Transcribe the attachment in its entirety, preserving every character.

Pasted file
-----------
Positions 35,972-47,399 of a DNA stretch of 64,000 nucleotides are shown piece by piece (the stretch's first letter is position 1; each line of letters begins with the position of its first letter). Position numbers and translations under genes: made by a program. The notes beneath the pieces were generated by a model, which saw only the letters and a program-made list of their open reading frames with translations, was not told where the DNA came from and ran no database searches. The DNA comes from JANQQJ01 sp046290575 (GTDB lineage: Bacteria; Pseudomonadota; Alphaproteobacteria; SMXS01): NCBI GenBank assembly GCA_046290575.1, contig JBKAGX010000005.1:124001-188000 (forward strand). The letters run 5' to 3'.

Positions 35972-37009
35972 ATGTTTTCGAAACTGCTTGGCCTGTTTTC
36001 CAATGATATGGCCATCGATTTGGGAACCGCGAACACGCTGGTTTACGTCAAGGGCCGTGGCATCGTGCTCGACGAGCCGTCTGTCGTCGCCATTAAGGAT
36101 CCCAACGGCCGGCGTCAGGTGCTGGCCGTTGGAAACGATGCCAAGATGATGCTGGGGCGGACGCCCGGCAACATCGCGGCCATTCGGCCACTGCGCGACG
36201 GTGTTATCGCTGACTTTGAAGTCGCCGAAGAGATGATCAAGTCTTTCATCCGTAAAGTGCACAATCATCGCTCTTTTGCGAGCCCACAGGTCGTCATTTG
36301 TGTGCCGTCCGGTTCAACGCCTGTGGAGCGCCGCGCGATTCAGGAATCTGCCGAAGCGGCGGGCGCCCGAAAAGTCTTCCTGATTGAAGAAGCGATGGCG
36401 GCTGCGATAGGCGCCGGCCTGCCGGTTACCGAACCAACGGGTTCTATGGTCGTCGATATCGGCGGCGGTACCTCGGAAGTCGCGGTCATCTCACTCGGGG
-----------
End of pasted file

Positions 35,972-47,399 of a DNA stretch of 64,000 nucleotides are shown piece by piece (the stretch's first letter is position 1; each line of letters begins with the position of its first letter). Position numbers and translations under genes: made by a program. The notes beneath the pieces were generated by a model, which saw only the letters and a program-made list of their open reading frames with translations, was not told where the DNA came from and ran no database searches. The DNA comes from JANQQJ01 sp046290575 (GTDB lineage: Bacteria; Pseudomonadota; Alphaproteobacteria; SMXS01): NCBI GenBank assembly GCA_046290575.1, contig JBKAGX010000005.1:124001-188000 (forward strand). The letters run 5' to 3'.

Positions 35972-37009
35972 ATGTTTTCGAAACTGCTTGGCCTGTTTTC
36001 CAATGATATGGCCATCGATTTGGGAACCGCGAACACGCTGGTTTACGTCAAGGGCCGTGGCATCGTGCTCGACGAGCCGTCTGTCGTCGCCATTAAGGAT
36101 CCCAACGGCCGGCGTCAGGTGCTGGCCGTTGGAAACGATGCCAAGATGATGCTGGGGCGGACGCCCGGCAACATCGCGGCCATTCGGCCACTGCGCGACG
36201 GTGTTATCGCTGACTTTGAAGTCGCCGAAGAGATGATCAAGTCTTTCATCCGTAAAGTGCACAATCATCGCTCTTTTGCGAGCCCACAGGTCGTCATTTG
36301 TGTGCCGTCCGGTTCAACGCCTGTGGAGCGCCGCGCGATTCAGGAATCTGCCGAAGCGGCGGGCGCCCGAAAAGTCTTCCTGATTGAAGAAGCGATGGCG
36401 GCTGCGATAGGCGCCGGCCTGCCGGTTACCGAACCAACGGGTTCTATGGTCGTCGATATCGGCGGCGGTACCTCGGAAGTCGCGGTCATCTCACTCGGGG